Weekly Thoughts

Fort Berkley, Antigua
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Powerlifting and Soothergate 2019

Lessons from the stories we tell ourselves

At this point, longtime readers of Weekly Thoughts will have picked up that apart from being long-term small business cash flow enthusiasts, we are also parents of small children and avid Crossfitters.

Interestingly, we have found that our experiences both as parents and Crossfitters have taught us a lot of lessons that are just as applicable in the world of small business as they are in the gym or around the family dinner table.

One common theme we observe from these settings is the power of the stories we tell ourselves about what we can — and cannot — accomplish. 

Take, for instance, Soothergate 2019.  When our daughter was younger, she loved her soother.  So much.  When she was around two years old, we had whittled usage down to only being available for sleeping.  However, the time had come for the soother to go.  We did a lot of emotional prep work about the magical soother fairies coming to take her soothers away to a better place.  Unfortunately, when the moment came to go to sleep without the comfort of a soother we entered full-on melt-down mode.  She was convinced that she simply could not go to sleep without a soother.  She just said over and over and over, “I can’t, I can’t, I CAN”T!!!”  After a couple of nights of very poor sleep, it turns out that actually, she could. 

On the outside looking in, it was very clear our child could go to sleep without a soother.  She just had a mental hurdle to overcome before she could do so. 

We see similar limiting mental patterns in Crossfit.  Friends express interest but ultimately don’t join because they “aren’t fit enough”.  We don’t hit a lift because we psych ourselves out that it’s “too heavy”.  People want to lose weight but don’t change their diet because they “have to eat cheese”.  Acquaintances in their 40’s say they are “too old” to lift weights. 

The stories we tell ourselves don’t have to be limiters.  They can play the opposite role.  Take the example of Nora Landon, world champion powerlifter.  Nora consistently trains three times a week, can bench press 200 pounds, and squat and deadlift over 400 pounds.  If that’s not impressive enough, Nora Landon is 79 years old and completes in the 60 plus age category.  She has no athletic background.  She started lifting at age 65 to lose some weight.  Nora tells the story of how she got started:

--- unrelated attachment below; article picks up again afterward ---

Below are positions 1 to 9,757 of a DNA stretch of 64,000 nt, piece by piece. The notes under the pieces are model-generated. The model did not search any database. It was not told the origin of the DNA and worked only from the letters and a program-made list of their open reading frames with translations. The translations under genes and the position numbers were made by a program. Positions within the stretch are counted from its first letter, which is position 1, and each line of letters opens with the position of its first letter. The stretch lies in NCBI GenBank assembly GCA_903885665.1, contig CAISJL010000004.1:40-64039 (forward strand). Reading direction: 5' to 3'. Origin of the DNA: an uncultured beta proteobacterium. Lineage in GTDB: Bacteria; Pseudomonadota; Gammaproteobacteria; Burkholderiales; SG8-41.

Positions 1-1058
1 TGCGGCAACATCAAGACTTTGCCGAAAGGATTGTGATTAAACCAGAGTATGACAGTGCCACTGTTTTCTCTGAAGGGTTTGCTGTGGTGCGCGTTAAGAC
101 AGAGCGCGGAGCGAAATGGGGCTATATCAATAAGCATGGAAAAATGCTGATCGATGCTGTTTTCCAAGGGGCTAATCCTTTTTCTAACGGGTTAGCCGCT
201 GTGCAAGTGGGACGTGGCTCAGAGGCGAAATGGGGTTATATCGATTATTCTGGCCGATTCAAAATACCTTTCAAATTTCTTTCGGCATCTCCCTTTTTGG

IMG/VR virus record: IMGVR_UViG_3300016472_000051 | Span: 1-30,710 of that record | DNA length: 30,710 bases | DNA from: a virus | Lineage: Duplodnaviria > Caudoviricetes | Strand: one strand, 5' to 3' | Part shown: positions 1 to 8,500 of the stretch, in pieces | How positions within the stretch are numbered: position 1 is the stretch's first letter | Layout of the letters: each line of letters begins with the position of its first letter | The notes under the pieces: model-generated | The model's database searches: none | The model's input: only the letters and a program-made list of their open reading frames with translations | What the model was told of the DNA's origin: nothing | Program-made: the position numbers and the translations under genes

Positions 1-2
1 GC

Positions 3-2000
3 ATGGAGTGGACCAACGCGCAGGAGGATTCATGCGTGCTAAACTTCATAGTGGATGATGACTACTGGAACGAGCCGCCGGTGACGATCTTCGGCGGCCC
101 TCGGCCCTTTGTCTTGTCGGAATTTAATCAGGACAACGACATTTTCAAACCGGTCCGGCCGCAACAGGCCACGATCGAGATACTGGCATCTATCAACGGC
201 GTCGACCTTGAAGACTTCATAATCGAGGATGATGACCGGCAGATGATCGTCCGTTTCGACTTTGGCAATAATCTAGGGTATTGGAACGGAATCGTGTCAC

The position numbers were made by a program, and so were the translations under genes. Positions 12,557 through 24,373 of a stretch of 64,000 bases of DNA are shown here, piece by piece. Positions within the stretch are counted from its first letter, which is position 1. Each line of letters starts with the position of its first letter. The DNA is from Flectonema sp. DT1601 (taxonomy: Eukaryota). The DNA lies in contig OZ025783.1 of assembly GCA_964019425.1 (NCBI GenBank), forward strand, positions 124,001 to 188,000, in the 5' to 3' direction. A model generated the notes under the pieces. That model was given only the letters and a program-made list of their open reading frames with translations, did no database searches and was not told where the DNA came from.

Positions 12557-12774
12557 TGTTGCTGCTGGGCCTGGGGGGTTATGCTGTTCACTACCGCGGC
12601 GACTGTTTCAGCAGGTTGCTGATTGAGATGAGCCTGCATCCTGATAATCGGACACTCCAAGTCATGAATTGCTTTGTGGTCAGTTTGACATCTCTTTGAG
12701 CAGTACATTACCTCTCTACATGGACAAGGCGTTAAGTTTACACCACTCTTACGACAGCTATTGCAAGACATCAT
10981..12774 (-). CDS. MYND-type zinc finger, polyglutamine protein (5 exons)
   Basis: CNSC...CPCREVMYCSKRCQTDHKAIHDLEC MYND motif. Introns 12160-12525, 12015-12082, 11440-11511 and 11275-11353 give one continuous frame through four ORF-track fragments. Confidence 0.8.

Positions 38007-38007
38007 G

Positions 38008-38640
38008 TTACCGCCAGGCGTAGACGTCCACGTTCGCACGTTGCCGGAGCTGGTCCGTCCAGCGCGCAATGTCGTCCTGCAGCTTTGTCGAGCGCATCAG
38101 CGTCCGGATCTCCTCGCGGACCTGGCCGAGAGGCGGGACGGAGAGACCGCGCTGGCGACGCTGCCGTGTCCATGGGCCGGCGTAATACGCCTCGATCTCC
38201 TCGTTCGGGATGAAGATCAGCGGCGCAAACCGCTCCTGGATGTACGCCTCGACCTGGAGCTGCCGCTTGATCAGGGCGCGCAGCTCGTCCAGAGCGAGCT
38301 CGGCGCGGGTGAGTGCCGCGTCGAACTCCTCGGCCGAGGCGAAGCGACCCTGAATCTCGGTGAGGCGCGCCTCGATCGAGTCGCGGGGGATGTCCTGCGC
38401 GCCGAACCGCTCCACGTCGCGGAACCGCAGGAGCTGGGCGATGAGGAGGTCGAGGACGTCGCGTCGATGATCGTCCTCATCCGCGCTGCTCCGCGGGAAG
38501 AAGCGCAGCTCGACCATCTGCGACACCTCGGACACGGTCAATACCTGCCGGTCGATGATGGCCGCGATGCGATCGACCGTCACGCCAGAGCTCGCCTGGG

“A friend’s husband, Art Little, who is a personal trainer, invited me to his gym. He introduced me to powerlifting and is still my trainer now. The first time I went, he gave me a broomstick to lift. The next day I told myself I wouldn’t return, but I heard a voice in my head telling me to go back. So, I ended up returning day after day. After a few weeks, my trainer encouraged me to go to a tournament to watch others compete. I was really amazed by all these young women, but there was no one of my age. I asked my trainer if he thought I could do it and he said, ‘Oh, sure.'”

Nora has since gone on to establish world records in the bench press, squat, and deadlift in the 60-plus age category.  Nora didn’t tell herself,  “I’m 65 years old, I can’t start lifting”.  She didn’t tell herself, “I can’t compete, I might embarrass myself”.  She also doesn’t tell herself, “I am 79 years old, I can’t beat my previous records”.  What she did do was go into a new setting with no preconceived notions and try her best.  She also surrounded herself with people who said that she could do it. 

Experiences like Soothergate 2019 and stories of people like Nora Landon always make us wonder.  What are the corollaries in our lives?  What are we telling ourselves we “can’t do” based on our own habits, fears, and insecurities rather than actual abilities? 

In the world of small business, we see plenty of situations where people limit themselves and their businesses with the stories they tell themselves.  Sometimes people are willing to shift preconceived notions, and sometimes, they are not. 

Regardless, we try to hold ourselves accountable for not letting the stories we tell ourselves limit our outcomes.  Perhaps more importantly, we surround ourselves with people who hold us up, not back.

Have a great week,

Your Chenmark Team

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